This legislation is very badly needed and long overdue, and has already had a long process – and it may well be a longer one.  Many people here, as everywhere, are ignorant about weight and weight discrimination, and many assume weight is already included in MA law (as they should be). And there’s been very little visible local support in recent years; the primary local anti-weight-discrimination leader passed away several years ago and it seems like she hasn't been succeeded.  There’s a lot of potential support, including in my queer and faith communities, but it will take a great deal of (re-)education to make it actual.

Click here for my previous posts about the bill.  Thanks again to flabulous fat community leader Marilyn Wann for looping me into this a few years ago!

E-update of Tuesday May 28th (email Dave to put yourself on the list for updates):

Hi All,

Thank you for your past support and advocacy for legislation in Massachusetts to make it unlawful to discriminate based on height and weight. As you may know, Representative Rushing has again filed H. 1758, An Act Making Discrimination on the Basis of Height and Weight Unlawful during the current legislative session. 

I am writing to let you know that a hearing has been scheduled for this bill on Tuesday, June 25 before the Joint Committee on Labor and Workforce Development.  The hearing begins at  10:00 am in Hearing Room B-1 in the  Massachusetts State House.  Representative Rushing would like to invite you to provide oral or written testimony in support of this bill.  Written testimony can be addressed to:

State House, Room 511B
Boston, MA 02133

State House, Room 39
Boston, MA 02133

Please reply to this email message  if you are interested in providing testimony in support of the bill.  If you know of others who might be interested in providing testimony in support of this legislation, please feel free to forward this email along.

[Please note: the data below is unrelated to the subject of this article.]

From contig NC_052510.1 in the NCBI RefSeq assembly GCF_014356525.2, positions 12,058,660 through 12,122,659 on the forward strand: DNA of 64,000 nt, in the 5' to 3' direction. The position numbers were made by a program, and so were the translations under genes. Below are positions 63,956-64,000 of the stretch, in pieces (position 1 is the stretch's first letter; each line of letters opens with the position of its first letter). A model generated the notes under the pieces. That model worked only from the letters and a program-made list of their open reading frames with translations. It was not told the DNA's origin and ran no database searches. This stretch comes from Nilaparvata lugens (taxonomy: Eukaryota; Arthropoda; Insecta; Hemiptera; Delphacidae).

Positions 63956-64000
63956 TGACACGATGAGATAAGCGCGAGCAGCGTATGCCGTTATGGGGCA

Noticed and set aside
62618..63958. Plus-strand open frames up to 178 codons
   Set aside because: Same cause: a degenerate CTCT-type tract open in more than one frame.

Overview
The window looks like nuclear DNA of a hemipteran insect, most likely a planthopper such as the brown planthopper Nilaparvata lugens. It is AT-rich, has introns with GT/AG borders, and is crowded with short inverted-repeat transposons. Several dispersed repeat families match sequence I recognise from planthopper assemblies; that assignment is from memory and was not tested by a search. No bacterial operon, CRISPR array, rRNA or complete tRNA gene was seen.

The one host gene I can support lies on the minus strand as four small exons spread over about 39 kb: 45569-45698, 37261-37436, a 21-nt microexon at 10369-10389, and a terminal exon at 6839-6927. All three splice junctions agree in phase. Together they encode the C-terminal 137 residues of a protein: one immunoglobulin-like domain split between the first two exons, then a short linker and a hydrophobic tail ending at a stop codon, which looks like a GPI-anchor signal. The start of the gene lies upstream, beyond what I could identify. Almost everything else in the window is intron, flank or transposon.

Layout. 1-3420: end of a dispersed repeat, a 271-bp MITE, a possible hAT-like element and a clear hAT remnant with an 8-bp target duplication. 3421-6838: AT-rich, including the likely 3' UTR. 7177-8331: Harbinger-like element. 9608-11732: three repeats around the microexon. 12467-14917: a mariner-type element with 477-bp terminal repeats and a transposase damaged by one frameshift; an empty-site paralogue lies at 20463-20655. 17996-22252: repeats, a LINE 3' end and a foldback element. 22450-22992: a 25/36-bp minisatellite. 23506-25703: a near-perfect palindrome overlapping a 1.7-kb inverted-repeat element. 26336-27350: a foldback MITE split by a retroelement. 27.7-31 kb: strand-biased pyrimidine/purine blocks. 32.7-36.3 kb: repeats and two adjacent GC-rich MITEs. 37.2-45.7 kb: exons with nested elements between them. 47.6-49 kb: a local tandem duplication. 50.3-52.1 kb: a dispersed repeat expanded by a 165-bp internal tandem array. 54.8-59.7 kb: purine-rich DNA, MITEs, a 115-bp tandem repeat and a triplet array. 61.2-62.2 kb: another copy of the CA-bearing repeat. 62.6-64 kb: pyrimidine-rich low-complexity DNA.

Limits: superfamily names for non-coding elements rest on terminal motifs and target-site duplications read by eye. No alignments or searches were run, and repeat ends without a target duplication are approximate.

I’ve attached a copy of the bill for your reference. Please feel free to contact me if I can be of any further assistance.  


Dave VanderWoude
Office of Majority Whip Byron Rushing
State House, Room 235
Boston, MA 02133

E-update of Thursday June 13th (email Dave to put yourself on the list for updates):

Hi All,

I am writing to remind you of the public hearing on Tuesday, June 25, regarding H. 1758,An Act Making Discrimination on the Basis of Height and Weight Unlawful.  Representative Rushing would greatly appreciate if you would be willing to provide oral and/or written testimony.   Please let me know if you plan to provide testimony if you haven’t done so already. 

The hearing begins at 10:00 am in Hearing Room B-1 in the Massachusetts State House and is scheduled to run until 3:00 pm.  The Committee is finalizing the order in which the bills will be heard, so I will send out this list as soon as I receive it to give you a more specific estimate of when the bill will be heard.  If you are unable to provide testimony in-person, you can submit written testimony by emailing the Committee Co-Chairs directly and Please copy me ( on the testimony you submit.